Stress tracks are a useful way of timing critical actions, because it uses a mechanic that all Fate players are already familiar with. However, there are a few more rules calls to make as a GM before you port that mechanic straight across.

Make sure all players are clear what skills can be used to attack or defend a non-conventional stress track. It is especially important to be explicit when using skills that cannot normally be used for attack or defend actions. For our alertness track, we used Empathy-vs-Deceive or Notice-vs-Stealth depending on context, though one player had a stunt that allowed him to use Provoke instead of Empathy for sheer bolshiness. The suspicion track was also attacked with Empathy-vs-Deceive, whilst the data track was handled with Intrusion-vs-Technology.

You need to work out how long you want each stress track to be, and how many consequences. You may be able to derive the number of boxes from the PCs’ skill rating, exactly the same as physical or mental stress track. This is how we did it for the Consultancy mission – two stress boxes for the alertness and suspicion tracks, with a bonus 3-stress box for the defender if they had Stealth/Deceive at +1 or +2, a bonus 4-stress box they could use if their skills were +3 or +4, and an extra mild consequence they could use if their skill was +5 or higher. The data stress track I set at a neutral three boxes. Acting mainly on instinct, I gave mild and moderate consequences to the suspicion and data stress boxes. I also gave a severe consequence for the alertness track, because I expected it to be tested earlier, and the consequences of its failure were more severe.

Give players an idea of how often you’ll be attacking each stress track, since you won’t necessarily be acting in structured conflict time for the entirety of the heist. I hinted that I’d be attacking the alertness and suspicion stress tracks approximately once for every three PC rolls, with extra rolls for particularly suspicious behaviour, and a one-roll-every-turn rule for when physical conflicts broke out (which are loud, intense and scary!).

And finally, make sure everyone knows what happens when a stress track is “taken out”. For the suspicion track, I was relatively lenient – being “taken out” would result in an immediate physical conflict breaking out between the PC and the rest of his supposed allies. But I really wanted the altertness track to be a countdown to game over. For that, I therefore established a rule that being taken out would result in IMMEDIATE capture by overwhelming numbers of security forces, or death for those unwilling to be taken alive. Obviously, the two stress tracks were sharply distinct in this respect, and it is important to make sure this is understood by all players. Concessions have to be offered before dice are rolled. The last thing you want is for dice to be rolled, players taken out, the penalty to be far greater than players expected, and anger comes the GM’s way that they didn’t get a chance to concede instead.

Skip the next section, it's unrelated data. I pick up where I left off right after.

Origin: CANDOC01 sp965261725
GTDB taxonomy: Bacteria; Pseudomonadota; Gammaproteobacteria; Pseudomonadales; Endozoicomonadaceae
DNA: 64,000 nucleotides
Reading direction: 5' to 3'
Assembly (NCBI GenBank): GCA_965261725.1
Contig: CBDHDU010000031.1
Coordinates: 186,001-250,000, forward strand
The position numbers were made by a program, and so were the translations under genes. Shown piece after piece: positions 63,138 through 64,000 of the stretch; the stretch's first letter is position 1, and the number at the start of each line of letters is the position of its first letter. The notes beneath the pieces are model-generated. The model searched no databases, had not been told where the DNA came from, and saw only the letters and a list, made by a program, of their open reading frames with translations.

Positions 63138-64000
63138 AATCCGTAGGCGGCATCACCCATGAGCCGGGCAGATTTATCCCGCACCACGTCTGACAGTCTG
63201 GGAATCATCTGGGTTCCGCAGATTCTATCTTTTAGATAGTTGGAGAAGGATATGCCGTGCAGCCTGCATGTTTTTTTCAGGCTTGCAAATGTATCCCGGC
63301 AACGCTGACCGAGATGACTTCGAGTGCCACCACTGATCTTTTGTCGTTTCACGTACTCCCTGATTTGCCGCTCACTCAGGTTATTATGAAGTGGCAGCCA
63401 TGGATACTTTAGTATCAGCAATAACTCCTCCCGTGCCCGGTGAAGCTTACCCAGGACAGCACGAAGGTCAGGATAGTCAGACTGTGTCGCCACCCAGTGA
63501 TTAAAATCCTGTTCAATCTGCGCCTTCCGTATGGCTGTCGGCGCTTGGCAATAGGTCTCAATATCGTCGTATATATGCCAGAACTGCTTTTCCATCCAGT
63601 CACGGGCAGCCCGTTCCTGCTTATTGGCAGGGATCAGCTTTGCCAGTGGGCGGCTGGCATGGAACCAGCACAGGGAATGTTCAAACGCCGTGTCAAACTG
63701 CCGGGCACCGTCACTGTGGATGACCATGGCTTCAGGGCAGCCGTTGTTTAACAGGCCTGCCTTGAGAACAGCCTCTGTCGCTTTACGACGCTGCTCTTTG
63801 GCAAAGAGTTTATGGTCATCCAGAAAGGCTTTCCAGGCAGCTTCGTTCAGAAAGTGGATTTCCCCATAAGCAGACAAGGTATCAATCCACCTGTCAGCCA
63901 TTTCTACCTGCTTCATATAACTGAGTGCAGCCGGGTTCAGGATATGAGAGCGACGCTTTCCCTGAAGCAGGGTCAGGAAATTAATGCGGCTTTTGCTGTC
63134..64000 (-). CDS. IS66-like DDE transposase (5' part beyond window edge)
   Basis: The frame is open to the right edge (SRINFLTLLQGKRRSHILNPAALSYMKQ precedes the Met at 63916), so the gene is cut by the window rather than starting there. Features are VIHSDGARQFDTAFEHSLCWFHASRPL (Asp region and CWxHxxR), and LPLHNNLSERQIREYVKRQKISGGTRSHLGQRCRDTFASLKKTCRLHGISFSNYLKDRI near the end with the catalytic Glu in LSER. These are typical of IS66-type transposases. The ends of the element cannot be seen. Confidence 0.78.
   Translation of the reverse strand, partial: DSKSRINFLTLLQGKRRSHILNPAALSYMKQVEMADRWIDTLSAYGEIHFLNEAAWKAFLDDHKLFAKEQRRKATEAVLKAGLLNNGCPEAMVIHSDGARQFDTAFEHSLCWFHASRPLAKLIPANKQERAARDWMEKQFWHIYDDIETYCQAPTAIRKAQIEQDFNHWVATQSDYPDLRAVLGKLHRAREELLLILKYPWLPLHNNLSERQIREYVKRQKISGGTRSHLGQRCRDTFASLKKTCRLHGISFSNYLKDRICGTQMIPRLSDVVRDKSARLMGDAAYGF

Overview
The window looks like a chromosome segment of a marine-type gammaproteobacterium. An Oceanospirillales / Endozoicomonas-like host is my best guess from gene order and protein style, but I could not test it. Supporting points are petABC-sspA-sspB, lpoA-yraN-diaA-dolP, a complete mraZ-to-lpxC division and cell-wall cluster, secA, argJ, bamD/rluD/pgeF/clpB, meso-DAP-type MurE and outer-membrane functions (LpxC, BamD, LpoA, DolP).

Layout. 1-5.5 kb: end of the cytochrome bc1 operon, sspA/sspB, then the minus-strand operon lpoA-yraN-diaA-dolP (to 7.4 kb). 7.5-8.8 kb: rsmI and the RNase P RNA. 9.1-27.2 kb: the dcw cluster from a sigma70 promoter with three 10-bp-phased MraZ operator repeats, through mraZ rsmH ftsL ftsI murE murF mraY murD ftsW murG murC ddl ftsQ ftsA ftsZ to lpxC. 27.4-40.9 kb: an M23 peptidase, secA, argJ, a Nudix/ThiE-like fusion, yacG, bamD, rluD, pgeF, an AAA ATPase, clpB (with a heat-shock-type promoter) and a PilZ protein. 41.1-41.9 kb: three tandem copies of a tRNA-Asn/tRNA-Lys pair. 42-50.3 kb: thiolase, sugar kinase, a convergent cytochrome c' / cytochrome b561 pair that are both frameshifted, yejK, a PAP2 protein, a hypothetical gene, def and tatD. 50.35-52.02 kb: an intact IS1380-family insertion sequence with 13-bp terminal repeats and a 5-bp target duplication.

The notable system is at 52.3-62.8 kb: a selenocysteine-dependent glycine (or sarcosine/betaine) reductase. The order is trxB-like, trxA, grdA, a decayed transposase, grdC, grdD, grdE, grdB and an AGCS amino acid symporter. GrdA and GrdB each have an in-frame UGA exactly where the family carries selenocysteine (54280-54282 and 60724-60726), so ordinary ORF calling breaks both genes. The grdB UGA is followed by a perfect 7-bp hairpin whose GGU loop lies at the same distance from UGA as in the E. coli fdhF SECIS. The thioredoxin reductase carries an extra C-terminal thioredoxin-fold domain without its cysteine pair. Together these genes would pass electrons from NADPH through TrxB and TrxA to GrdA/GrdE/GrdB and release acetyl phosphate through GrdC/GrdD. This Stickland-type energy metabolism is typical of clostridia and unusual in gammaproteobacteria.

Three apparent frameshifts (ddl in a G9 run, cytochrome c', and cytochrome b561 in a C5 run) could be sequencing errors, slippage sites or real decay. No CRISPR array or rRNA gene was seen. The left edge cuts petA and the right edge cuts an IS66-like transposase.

If the player party is split over a large arena, you will probably find it useful to prepare a map in advance, with tokens to mark the progress of each character. Even if you never end up using the actual rules for zones as though it were a conventional conflict, it’s still a good visual way to keep track of what’s going on in a complicated environment.

See below the photos taken at the halfway point of the heist, that indicates the progress each character had made.



As you can see, we assigned a situation aspect to each strategic zone – a mistake, in retrospect, as we already had way too many situation aspects in play. Perhaps if you’re running a smaller or shorter encounter, assigning different situation aspects to different locations might be more practical.



The final thing to work out for a huge conflict is how long a “scene” should last for. A scene is a mechanical term in Fate Core, and the end of one is a mini-milestone in its own right. Players rely on the end of scenes to clear their stress boxes and collect fate points for compels they took during the previous scene. On the other hand, the end of a scene is also when the GM gets to refresh their pool of fate points, so the end of a scene can be a double-edged sword.

Usually in Fate Core, an entire conflict is resolved as one scene, but that can become extremely long if you count all attacks against, say, our alertness track as all taking place in the same conflict. I don’t have any perfect advice for this, but here is the rough gauge we used:

  • At the end of a physical conflict, if the players want a chance to clear stress, give it to them. Refresh the GM pool of fate points at the same time. Do NOT clear the stress boxes for overarching stress tracks (like our alertness, suspicion or data tracks).
  • If players are starting to run out of fate points, and have new ones waiting to come their way at the end of the scene, call it and give them their due. Again, refresh the GM pool as well, but don’t clear non-personal stress tracks.

To be honest though, I’ve never been great at knowing when to end things, which is why this blog post ends so abruptly.